In February, Apple was the first company to disclose how many of its suppliers use “conflict minerals,” or tin, tungsten, tantalum, and gold that may be sourced from and contribute to armed conflict in the regions around the Democratic Republic of the Congo (DRC). Apple also reported how many smelters originally processed the minerals, indicating its ability to trace them in its supply chain. Apple, along with other companies, including HP, Dell, and Intel, have announced strict policies to eliminate minerals that are not certified as “conflict free” from their supply chains.
While arguments prevail about whether these efforts will help end the ongoing conflict in the DRC, they do mark progress. These companies are standing up against any contribution their products may make toward conflict and associated human rights abuses.
Businesses are making changes in part to prepare for imminent legislation. Sometime between August and December, the U.S. Securities and Exchange Commission (SEC) will issue regulations requiring public companies that use these four minerals to report on the minerals’ country of origin. If companies source minerals from the DRC or its neighbors, such as Rwanda, Burundi, and Angola, the SEC will require them to demonstrate “due diligence” on sourcing.
The SEC has not, however, defined what “due diligence” should entail, leaving many open questions:
- What does it mean for companies to manage their supply chain in a responsible manner?
- What will stakeholders expect regarding how companies track the minerals’ country of origin, the management systems they use, how they audit suppliers, and what kind of information companies that “smelt” or produce the minerals traded provide?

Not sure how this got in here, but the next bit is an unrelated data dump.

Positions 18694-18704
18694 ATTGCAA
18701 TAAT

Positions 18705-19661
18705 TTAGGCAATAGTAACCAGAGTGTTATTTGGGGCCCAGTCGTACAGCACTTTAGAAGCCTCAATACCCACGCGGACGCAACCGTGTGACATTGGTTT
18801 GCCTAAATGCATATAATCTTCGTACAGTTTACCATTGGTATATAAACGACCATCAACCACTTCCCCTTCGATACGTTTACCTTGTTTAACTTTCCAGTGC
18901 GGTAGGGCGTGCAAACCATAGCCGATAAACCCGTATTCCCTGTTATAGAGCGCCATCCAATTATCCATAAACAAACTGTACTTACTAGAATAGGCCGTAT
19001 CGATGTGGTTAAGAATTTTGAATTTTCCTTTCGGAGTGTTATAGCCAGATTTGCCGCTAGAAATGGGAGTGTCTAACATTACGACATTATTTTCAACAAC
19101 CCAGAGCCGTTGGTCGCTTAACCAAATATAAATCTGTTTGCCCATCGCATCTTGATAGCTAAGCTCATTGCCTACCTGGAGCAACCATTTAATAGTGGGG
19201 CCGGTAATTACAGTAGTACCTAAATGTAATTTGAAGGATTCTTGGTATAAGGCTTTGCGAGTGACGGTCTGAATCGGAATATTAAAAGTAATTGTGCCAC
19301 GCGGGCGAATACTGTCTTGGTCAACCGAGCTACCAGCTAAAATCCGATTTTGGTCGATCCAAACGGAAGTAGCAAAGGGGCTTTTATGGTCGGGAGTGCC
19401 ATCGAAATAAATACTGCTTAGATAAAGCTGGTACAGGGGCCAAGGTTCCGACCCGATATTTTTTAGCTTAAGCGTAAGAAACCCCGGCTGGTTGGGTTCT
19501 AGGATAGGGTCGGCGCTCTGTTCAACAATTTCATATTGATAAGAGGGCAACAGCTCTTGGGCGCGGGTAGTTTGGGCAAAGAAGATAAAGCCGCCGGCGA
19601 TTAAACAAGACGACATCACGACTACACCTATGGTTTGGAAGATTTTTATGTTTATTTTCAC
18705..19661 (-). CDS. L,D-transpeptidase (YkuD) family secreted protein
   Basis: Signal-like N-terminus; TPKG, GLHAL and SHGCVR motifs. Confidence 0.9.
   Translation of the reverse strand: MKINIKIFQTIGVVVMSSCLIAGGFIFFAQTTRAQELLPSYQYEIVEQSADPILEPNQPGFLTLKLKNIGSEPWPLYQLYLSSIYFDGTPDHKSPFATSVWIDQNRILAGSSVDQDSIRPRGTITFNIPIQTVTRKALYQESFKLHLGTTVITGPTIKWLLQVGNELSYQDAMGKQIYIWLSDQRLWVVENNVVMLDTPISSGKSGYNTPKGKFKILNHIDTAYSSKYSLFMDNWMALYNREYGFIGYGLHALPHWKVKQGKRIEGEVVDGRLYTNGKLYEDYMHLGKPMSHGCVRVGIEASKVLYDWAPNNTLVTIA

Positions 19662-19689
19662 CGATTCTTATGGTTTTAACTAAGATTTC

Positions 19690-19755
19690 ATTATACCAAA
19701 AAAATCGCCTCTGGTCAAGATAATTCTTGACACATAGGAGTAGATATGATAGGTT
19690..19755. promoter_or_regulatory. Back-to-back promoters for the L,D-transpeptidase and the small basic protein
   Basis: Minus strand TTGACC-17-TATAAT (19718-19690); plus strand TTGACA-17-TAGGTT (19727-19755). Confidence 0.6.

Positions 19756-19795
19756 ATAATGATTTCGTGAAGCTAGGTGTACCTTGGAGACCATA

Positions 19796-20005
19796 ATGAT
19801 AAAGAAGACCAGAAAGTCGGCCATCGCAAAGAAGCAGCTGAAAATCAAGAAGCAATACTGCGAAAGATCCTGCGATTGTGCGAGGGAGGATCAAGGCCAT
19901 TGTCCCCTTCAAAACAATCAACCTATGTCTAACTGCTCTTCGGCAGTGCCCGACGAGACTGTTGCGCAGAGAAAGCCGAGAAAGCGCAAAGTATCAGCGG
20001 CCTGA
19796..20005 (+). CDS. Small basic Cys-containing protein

- What are the different responsibilities of companies at the end of the supply chain, such as brands and retailers, versus those that are closer to the ground?
Defining ‘Due Diligence’
In December 2010, the Organization for Economic Cooperation and Development (OECD) published guidance on what constitutes responsible management of minerals sourced from the areas around the DRC. The guidance—endorsed by multiple parties, including 42 OECD countries, the UN Security Council, and the U.S. State Department—is the most widely recognized standard for due diligence on conflict minerals.
Over the next year, the OECD will be conducting a pilot study to implement the guidelines with upstream companies (those from mine to smelter or refinery) and downstream companies (those from smelter or refinery to the brands or retailers). BSR will be supporting the OECD on the work with downstream companies. Eventually, the OECD will publish the lessons learned, but in the meantime, companies can follow the guidelines’ five-step framework for implementation:
- Establish strong management systems, including adopting and communicating to suppliers about supply chain policies on the minerals and providing mechanisms for due diligence, transparency, and grievances.
- Identify and assess risk through supply chain mapping that examines whether the company directly or indirectly supports armed groups in the region.
- Design and implement a strategy to respond to any identified risks.
- Conduct an independent audit of supply chain due diligence to ensure that identified risks are reduced.